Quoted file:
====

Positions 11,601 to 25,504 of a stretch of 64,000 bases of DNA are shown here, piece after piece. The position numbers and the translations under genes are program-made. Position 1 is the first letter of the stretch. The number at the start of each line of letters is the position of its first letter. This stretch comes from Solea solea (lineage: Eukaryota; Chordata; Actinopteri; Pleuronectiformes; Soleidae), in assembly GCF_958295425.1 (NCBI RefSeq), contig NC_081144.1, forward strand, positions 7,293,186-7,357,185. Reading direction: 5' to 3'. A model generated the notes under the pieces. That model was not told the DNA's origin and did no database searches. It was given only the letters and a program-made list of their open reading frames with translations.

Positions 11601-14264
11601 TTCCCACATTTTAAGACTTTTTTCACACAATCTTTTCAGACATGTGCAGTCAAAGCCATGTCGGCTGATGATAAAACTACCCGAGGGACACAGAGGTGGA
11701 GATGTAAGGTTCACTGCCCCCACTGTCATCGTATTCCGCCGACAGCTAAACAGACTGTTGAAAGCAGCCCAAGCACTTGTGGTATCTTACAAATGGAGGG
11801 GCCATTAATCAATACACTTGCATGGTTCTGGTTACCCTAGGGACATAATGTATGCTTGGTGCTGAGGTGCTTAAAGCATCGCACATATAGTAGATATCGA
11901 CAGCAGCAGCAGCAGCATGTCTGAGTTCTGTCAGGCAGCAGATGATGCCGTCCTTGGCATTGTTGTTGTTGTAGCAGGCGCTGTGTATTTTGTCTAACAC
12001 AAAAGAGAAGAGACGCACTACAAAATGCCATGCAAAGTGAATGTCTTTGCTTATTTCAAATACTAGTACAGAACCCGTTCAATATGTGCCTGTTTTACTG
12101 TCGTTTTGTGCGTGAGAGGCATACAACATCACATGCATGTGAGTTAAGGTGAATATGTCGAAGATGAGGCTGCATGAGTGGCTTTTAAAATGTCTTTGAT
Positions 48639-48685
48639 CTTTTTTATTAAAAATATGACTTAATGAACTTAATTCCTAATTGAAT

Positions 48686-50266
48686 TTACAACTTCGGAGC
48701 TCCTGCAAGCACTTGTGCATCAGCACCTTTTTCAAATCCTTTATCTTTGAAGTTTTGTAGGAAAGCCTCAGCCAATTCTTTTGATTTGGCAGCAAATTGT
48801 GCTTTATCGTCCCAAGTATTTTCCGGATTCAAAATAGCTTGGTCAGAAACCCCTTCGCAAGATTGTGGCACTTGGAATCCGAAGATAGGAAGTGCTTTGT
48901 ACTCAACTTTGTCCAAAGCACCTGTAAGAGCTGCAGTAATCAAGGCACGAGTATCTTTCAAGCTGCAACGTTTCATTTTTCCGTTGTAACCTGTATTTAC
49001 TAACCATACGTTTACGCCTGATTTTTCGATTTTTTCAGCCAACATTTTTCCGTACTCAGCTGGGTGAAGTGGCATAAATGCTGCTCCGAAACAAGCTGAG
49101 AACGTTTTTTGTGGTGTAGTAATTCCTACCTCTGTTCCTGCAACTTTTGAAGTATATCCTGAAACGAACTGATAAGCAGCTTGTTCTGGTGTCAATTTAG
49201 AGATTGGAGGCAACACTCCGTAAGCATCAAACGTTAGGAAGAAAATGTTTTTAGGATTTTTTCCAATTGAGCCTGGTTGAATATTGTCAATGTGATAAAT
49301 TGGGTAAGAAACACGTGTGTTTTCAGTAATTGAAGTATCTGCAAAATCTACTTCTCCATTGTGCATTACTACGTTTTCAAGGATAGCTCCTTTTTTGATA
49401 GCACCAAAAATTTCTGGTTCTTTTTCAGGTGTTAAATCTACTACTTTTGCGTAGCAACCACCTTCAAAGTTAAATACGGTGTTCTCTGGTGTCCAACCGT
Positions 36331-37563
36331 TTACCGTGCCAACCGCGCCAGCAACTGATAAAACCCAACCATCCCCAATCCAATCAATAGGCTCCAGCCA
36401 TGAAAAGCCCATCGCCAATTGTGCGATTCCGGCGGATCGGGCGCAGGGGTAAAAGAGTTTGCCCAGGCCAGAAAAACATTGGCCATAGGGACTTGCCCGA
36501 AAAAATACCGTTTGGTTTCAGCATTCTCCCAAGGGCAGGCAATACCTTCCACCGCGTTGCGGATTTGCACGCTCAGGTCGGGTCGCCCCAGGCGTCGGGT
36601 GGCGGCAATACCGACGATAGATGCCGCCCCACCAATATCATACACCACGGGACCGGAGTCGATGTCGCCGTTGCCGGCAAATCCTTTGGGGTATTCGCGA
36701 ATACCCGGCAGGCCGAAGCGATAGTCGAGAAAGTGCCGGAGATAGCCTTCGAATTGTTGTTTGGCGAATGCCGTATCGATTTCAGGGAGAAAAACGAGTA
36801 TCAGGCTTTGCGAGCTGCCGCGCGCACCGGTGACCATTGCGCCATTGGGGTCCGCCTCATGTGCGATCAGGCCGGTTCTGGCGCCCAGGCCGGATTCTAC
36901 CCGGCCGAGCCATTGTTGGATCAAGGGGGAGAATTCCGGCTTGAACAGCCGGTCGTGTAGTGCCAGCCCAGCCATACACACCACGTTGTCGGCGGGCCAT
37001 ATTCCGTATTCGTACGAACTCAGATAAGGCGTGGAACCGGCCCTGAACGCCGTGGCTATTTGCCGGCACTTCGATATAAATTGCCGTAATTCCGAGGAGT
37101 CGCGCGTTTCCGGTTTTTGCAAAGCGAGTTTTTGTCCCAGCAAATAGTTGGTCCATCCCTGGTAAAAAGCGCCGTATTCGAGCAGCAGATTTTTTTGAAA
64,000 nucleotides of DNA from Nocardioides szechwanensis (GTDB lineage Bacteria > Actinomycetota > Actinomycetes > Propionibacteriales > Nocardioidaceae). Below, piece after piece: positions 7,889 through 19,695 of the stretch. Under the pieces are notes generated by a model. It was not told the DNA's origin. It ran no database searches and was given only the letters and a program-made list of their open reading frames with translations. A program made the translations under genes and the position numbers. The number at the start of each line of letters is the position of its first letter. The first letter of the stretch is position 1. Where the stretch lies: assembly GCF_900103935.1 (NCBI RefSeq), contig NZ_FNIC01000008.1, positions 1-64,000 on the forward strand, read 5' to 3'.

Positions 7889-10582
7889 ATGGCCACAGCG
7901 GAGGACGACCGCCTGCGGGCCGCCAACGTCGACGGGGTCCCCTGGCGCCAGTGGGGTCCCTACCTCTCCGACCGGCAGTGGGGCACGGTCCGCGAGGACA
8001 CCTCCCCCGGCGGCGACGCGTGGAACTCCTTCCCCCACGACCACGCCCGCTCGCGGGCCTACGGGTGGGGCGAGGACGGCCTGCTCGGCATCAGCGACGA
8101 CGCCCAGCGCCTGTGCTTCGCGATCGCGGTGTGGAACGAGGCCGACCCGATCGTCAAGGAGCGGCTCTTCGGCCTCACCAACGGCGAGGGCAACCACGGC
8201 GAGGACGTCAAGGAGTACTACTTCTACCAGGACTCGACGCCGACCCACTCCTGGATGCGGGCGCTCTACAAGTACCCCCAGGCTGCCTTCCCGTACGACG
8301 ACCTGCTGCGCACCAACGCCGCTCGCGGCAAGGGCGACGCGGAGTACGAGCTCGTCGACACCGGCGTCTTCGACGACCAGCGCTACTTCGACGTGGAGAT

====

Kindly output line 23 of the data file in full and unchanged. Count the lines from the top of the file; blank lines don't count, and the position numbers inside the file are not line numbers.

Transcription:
36401 TGAAAAGCCCATCGCCAATTGTGCGATTCCGGCGGATCGGGCGCAGGGGTAAAAGAGTTTGCCCAGGCCAGAAAAACATTGGCCATAGGGACTTGCCCGA